(c) What are the answers to (a) and (b) above if the zero of potential energy is taken at 1.06 Å separation?

Exercise | Q 2.19 | Page 88

If one of the two electrons of a Hmolecule is removed, we get a hydrogen molecular ion `"H"_2^+`. In the ground state of an `"H"_2^+`, the two protons are separated by roughly 1.5 Å, and the electron is roughly 1 Å from each proton. Determine the potential energy of the system. Specify your choice of zero potential energy.

Exercise | Q 2.20 | Page 88

Two charged conducting spheres of radii a and b are connected to each other by a wire. What is the ratio of electric fields at the surfaces of the two spheres? Use the result obtained to explain why charge density on the sharp and pointed ends of a conductor is higher than on its flatter portions.

Exercise | Q 2.21 | Page 88

Two charges −q and +q are located at points (0, 0, −a) and (0, 0, a), respectively.

(a) What is the electrostatic potential at the points?

(b) Obtain the dependence of potential on the distance r of a point from the origin when r/a >> 1.

(c) How much work is done in moving a small test charge from the point (5, 0, 0) to (−7, 0, 0) along the x-axis? Does the answer change if the path of the test charge between the same points is not along the x-axis?

Exercise | Q 2.22 | Page 88

Figure shows a charge array known as an electric quadrupole. For a point on the axis of the quadrupole, obtain the dependence of potential on r for r/a >> 1, and contrast your results with that due to an electric dipole, and an electric monopole (i.e., a single charge).

Exercise | Q 2.23 | Page 89

An electrical technician requires a capacitance of 2 µF in a circuit across a potential difference of 1 kV. A large number of 1 µF capacitors are available to him each of which can withstand a potential difference of not more than 400 V. Suggest a possible arrangement that requires the minimum number of capacitors.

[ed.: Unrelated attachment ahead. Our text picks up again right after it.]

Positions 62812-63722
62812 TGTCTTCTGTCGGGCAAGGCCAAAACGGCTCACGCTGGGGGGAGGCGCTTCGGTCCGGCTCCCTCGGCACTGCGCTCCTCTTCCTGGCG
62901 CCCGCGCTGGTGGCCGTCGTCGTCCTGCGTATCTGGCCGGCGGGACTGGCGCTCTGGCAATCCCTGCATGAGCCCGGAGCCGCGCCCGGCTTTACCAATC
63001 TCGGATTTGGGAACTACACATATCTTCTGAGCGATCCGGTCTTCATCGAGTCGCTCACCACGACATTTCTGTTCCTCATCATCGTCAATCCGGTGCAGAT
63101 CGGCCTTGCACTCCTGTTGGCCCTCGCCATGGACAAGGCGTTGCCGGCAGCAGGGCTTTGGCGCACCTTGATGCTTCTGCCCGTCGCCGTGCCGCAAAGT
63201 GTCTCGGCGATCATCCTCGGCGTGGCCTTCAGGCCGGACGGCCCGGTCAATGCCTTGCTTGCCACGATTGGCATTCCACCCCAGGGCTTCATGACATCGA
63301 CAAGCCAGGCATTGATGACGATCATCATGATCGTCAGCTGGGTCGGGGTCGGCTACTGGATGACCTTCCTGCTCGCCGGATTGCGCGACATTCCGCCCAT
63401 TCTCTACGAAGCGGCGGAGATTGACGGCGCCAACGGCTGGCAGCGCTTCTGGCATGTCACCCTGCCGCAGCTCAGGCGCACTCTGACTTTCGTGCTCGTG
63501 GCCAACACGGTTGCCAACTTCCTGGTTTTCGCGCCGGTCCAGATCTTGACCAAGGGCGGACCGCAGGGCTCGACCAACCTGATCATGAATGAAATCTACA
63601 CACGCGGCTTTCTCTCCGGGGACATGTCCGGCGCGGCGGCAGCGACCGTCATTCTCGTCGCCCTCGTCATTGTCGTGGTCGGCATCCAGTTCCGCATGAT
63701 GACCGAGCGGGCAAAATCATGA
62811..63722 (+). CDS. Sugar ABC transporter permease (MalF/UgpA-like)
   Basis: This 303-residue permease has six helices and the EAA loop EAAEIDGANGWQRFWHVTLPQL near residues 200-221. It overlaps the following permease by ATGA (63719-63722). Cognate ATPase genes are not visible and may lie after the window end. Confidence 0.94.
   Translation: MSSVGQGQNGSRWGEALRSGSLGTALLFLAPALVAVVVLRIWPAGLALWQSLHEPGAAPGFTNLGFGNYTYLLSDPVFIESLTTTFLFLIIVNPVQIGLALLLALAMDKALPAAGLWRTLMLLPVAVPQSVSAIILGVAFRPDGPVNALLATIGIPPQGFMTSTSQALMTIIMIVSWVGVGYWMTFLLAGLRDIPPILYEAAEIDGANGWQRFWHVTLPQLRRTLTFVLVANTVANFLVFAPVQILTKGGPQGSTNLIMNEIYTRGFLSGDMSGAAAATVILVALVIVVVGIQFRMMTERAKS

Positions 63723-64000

Exercise | Q 2.24 | Page 89

What is the area of the plates of a 2 F parallel plate capacitor, given that the separation between the plates is 0.5 cm? [You will realize from your answer why ordinary capacitors are in the range of µF or less. However, electrolytic capacitors do have a much larger capacitance (0.1 F) because of very minute separation between the conductors.]

Exercise | Q 2.25 | Page 89

Obtain the equivalent capacitance of the network in Figure. For a 300 V supply, determine the charge and voltage across each capacitor.

Exercise | Q 2.26 | Page 89

The plates of a parallel plate capacitor have an area of 90 cm2 each and are separated by 2.5 mm. The capacitor is charged by connecting it to a 400 V supply.

(a) How much electrostatic energy is stored by the capacitor?

(b) View this energy as stored in the electrostatic field between the plates, and obtain the energy per unit volume u. Hence arrive at a relation between u and the magnitude of electric field E between the plates.